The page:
(Klagenfurt 1891 – Garmisch-Partenkirchen 1949)
Oskar Mulley was born in Klagenfurt in 1891, as the son of a k. k. Official of the Carinthian savings bank. At the age of ten, Oskar Mulley was already noticed by his drawing teacher at the state secondary school in Klagenfurt as being talented.
Later (from the winter semester 1909/10) he studied for a year at the municipal trade school in Munich, after which he moved from 1910 to 1913 to the Academy of Fine Arts in Vienna.
After graduating, Mulley briefly worked as a theater painter in Vienna. He quickly ended his service at the front in World War I after injuring his leg. During this time, he got to know the South Tyrolean high mountains.
In 1917 Mulley married his wife Luise in Bozen and lived in Kufstein from 1918 as a lieutenant in the reserve. Oskar Mulley's early work is clearly influenced by Art Nouveau, which he interpreted individually.
From 1925 his steep ascent as a mountain painter began, also beyond the borders of Tyrol. Mulley's paintings from the Kufstein period are characterized by mountain motifs and are devoid of figures. His heroic landscapes with the impasto paint application using spatula technique were already in great demand in the mid-1920s. Mulley placed mountain farms and chapels in front of the craggy rock faces of the Tyrolean mountains, which creates tension and depth. The impasto application of paint and the wide spatula technique increase this effect. Mulley's works were so popular that in 1932 the painter even had to fight a plagiarism suit (in Nuremberg) against a forger named Fritz Blädel. Even today, the spatula pictures from the time in Kufstein are the most popular "Mulleys".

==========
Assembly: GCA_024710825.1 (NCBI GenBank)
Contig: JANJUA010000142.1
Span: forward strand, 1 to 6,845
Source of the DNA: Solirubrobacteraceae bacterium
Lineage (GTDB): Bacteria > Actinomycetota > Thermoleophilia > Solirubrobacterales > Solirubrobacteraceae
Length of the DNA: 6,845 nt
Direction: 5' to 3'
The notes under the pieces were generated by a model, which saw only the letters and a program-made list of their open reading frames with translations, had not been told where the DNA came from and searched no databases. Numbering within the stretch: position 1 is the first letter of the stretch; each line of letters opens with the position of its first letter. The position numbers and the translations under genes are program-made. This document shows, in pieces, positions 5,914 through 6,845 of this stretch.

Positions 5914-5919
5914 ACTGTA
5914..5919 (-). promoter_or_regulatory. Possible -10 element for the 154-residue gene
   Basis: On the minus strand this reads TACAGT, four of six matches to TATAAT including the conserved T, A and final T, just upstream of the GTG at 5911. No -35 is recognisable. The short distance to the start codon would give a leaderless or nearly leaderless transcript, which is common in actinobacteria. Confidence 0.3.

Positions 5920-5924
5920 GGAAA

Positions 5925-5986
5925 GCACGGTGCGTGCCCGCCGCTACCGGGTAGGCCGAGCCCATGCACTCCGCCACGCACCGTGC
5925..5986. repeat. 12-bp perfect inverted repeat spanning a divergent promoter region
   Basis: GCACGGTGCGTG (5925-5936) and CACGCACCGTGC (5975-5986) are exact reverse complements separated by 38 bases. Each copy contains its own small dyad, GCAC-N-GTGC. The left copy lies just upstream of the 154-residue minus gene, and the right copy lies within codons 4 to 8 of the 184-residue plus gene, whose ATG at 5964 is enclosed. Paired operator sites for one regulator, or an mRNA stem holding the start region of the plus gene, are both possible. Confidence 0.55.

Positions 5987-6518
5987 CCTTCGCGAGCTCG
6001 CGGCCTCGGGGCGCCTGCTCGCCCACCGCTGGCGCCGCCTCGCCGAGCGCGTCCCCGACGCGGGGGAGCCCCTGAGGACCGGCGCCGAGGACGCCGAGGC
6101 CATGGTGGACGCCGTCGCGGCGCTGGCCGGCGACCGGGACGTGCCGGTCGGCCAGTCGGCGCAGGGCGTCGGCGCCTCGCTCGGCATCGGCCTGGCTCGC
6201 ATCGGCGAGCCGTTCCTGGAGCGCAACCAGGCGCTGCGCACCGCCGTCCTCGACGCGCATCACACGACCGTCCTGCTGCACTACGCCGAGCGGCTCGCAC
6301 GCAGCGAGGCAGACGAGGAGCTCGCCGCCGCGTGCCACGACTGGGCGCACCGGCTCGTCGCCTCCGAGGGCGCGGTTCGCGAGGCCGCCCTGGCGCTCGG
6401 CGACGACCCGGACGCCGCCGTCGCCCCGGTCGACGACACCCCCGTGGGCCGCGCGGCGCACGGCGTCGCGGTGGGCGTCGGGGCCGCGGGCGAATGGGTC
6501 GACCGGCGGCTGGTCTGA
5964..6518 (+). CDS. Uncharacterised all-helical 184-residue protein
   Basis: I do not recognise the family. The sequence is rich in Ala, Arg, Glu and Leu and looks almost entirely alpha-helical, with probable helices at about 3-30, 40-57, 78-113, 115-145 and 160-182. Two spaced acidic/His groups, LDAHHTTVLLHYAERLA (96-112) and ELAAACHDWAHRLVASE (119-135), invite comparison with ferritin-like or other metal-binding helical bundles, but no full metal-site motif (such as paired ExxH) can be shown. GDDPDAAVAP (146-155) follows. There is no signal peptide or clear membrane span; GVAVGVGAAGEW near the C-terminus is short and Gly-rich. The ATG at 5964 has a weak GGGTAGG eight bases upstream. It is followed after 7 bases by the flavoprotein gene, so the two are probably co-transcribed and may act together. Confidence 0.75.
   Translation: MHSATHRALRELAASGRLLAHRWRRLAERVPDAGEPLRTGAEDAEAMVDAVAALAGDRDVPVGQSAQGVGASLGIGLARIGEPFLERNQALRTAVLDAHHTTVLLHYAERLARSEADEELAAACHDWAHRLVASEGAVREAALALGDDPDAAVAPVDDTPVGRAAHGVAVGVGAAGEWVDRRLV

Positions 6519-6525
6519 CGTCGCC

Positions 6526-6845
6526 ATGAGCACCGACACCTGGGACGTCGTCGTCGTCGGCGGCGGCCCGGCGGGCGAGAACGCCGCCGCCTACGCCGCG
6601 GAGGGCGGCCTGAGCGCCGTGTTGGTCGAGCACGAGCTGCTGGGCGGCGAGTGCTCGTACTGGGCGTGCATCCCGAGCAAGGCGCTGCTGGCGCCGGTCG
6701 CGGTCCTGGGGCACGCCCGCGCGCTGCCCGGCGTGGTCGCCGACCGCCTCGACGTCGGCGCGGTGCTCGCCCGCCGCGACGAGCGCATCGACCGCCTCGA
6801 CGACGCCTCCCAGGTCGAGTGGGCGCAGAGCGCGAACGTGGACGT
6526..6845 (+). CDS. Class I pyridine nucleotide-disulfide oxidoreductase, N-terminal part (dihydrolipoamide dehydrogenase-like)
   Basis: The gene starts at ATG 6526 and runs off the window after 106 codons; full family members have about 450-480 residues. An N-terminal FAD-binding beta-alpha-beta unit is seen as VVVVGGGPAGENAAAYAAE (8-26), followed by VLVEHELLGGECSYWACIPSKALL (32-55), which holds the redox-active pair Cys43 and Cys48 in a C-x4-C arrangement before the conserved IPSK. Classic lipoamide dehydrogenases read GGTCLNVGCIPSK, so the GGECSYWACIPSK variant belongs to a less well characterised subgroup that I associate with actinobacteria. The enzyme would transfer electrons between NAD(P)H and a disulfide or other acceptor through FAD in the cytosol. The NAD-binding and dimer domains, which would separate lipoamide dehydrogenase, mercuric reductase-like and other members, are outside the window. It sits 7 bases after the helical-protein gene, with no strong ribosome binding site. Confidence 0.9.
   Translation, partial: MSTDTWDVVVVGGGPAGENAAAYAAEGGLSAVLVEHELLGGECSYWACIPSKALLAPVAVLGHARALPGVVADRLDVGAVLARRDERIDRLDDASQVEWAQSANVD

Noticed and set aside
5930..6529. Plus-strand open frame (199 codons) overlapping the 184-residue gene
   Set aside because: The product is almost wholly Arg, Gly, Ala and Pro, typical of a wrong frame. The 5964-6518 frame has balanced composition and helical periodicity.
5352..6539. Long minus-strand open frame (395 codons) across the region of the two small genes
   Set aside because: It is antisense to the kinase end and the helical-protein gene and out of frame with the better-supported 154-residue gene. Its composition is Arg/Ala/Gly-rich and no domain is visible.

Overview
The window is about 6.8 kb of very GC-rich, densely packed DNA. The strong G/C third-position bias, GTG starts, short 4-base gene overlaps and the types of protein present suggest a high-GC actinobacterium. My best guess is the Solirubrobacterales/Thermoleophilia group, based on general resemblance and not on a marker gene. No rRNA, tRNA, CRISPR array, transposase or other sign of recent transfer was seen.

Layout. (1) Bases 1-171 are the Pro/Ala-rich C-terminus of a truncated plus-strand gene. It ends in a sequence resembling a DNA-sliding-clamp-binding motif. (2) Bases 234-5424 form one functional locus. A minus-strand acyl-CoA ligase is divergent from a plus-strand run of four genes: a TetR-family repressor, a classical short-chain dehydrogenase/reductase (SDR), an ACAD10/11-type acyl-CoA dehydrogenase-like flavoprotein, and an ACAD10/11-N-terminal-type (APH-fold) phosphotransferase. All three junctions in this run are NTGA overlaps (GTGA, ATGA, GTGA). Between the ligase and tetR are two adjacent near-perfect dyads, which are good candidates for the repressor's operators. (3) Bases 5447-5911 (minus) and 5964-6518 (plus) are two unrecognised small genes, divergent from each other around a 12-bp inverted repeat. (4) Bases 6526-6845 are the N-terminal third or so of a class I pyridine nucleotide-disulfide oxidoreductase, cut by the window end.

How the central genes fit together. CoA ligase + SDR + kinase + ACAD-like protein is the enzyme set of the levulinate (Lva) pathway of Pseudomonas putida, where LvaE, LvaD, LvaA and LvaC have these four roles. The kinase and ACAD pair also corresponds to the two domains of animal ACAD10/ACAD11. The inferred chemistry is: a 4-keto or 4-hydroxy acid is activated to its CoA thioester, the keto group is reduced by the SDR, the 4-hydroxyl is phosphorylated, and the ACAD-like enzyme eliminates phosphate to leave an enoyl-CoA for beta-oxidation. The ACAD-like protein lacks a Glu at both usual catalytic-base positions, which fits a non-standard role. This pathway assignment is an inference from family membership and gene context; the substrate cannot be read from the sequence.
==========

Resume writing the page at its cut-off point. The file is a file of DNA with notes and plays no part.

In 1927 Mulley became a member of the Vienna Secession. He was also a member of the Carinthian and Salzburg Art Associations and the Vienna Artists' House.
Oskar Mulley received numerous awards for his artistic work, in 1937 he was awarded the Austrian Golden State Medal for Fine Arts.
From 1934 the artist lived with his family - he was now the father of two daughters - in Garmisch-Partenkirchen. The pictures from this period are atmospheric compositions with softer and more flowing colors. The motifs also became less steep, Mulley depicted the foothills of the Alps, and the mountains can only be made out in the background. In this last creative phase, some still-lifes were also created. Mulley was exempt from military service in World War II. In 1949 he died in Garmisch-Partenkirchen.
Works by Oskar Mulley can be found today in the Municipal Gallery in the Lenbachhaus in Munich, in the Tyrolean State Museum Ferdinandeum in Innsbruck and in the Kufstein Museum of Local History.